Believe in Me

Ella Quin

The Worthingtons
Regency Romance
Even the Worthington least likely to wed may find her perfect match . . . Marriage has worked out quite nicely for her older sisters, yet Lady Augusta Vivers is certain it would end her studies in languages and geography, and stop her from travelling. But when her mother thwarts her plan to attend the only university in Europe that accepts women—in Italy—she is forced to agree to one London Season. Spending her time at parties proves an empty diversion—until she encounters the well-traveled Lord Phineas Carter-Wood. Still, Europe awaits . . . Phineas has studied architecture all over the world, yet Augusta is his most intriguing discovery yet. How can he resist a woman who loves maps and far-off lands? But her longing for all things foreign hinders any hope of courtship. When he learns her cousins have offered a trip to Europe, he secretly arranges to join their party. For he is determined to show Augusta that a real union is a thrilling adventure of its own. And when their journey is beset by dangerous obstacles, he gets far more opportunity than he bargained for . . .

Welcome back everyone, we’re still firmed locked in the past, in this case still in regency times. This book came to me in my first Bubbles & Books Book Box and it was a beautifully unexpected regency romance story.

I didn’t realise it at the time, but it’s apparently been a while since I read a regency romance. Looking back through the books I’ve read this year I realised it’s been 3 whole months! Considering how many regency romances I’ve read in the past I can’t believe it’s been so long.

Looking up this book to log it on Goodreads I discovered that it’s the 6th book in the Worthingtons series. How is it that I keep coming across regency series by starting on the 4th or more book in the series?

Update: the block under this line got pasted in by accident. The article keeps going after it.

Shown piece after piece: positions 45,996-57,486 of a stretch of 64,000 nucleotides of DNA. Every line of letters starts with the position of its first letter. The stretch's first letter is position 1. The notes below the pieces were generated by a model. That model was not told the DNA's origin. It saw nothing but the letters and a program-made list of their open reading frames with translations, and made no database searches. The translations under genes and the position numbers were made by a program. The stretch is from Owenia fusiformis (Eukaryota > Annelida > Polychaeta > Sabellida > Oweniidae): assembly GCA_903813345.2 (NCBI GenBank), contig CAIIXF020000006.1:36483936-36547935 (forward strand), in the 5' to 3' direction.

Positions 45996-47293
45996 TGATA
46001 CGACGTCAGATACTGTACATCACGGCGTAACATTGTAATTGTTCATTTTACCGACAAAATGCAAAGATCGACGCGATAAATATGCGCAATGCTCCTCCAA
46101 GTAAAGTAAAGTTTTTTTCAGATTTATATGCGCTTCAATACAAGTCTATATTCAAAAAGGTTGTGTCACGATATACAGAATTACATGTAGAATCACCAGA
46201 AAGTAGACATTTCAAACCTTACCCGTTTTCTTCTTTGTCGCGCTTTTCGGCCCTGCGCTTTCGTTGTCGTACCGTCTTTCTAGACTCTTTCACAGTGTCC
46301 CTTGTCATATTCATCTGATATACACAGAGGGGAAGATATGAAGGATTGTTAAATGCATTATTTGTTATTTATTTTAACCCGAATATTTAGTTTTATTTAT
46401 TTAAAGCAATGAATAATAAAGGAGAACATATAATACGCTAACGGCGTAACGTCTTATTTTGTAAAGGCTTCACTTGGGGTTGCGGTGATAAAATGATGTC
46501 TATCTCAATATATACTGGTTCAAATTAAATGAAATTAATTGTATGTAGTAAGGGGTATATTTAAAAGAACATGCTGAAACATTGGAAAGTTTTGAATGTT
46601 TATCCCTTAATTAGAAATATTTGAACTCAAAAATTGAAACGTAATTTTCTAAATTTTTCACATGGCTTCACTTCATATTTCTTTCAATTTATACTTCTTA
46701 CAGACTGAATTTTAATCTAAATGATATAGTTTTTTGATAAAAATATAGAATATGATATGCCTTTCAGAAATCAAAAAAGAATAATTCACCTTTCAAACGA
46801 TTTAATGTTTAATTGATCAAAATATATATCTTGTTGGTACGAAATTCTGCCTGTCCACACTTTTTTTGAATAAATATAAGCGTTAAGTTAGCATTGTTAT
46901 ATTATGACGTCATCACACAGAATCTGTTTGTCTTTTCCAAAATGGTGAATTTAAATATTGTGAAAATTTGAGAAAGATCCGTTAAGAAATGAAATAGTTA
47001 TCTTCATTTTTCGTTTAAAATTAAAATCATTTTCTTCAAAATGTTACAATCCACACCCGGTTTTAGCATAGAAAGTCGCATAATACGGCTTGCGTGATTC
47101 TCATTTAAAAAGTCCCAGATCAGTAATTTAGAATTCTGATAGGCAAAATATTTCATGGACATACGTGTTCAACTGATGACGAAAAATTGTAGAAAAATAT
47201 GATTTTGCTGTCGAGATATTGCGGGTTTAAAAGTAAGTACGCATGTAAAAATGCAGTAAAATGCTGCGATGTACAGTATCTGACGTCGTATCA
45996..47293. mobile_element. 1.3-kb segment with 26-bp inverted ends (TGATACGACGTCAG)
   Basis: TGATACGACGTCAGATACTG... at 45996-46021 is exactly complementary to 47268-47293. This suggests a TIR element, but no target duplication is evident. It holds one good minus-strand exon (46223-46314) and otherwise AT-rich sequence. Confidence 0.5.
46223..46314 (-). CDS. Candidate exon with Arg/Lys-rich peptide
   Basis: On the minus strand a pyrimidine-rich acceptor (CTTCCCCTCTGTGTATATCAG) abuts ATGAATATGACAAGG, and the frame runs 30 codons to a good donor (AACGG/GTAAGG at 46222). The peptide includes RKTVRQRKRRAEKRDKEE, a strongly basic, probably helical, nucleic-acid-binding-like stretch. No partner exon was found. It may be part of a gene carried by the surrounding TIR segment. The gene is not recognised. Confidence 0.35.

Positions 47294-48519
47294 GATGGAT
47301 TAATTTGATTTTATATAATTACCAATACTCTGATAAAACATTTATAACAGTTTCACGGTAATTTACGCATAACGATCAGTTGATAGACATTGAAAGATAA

One of the things I love about regency romances is the glamour, the structure in society and the courting that goes on. The first thing we learn about Augusta is that she spurns societies strictures that ladies can’t be educated. Not only has she already sought private correspondence tuition on a variety of topics. But now she wants to go to Uni, which doesn’t happen for women in that time period.

The fact that she’s able to meet a guy who also believes that women should be educated and is enamoured by her knowledge and skills. I’m glad that she’s able to find a guy like this, even though it’s super unlikely to have actually happened.

Surprisingly, later in the book we went from a nice cruisy pace of luxury travel around Europe to a mad dash with a possible kidnaping, murder and international fiasco looming. So much so, that I found my own heartrate picking up and reading the pages as if the book was about to burn away in my hands without me being able to finish the book.

The ending even threw me another twist that gave the book an even sweeter than I anticipated.

Thank you for reading and I hope you enjoyed this review, next week I will be reviewing The Wedding Planner by Eva Devon.


Don’t forget to let me know what you think in the comments below!

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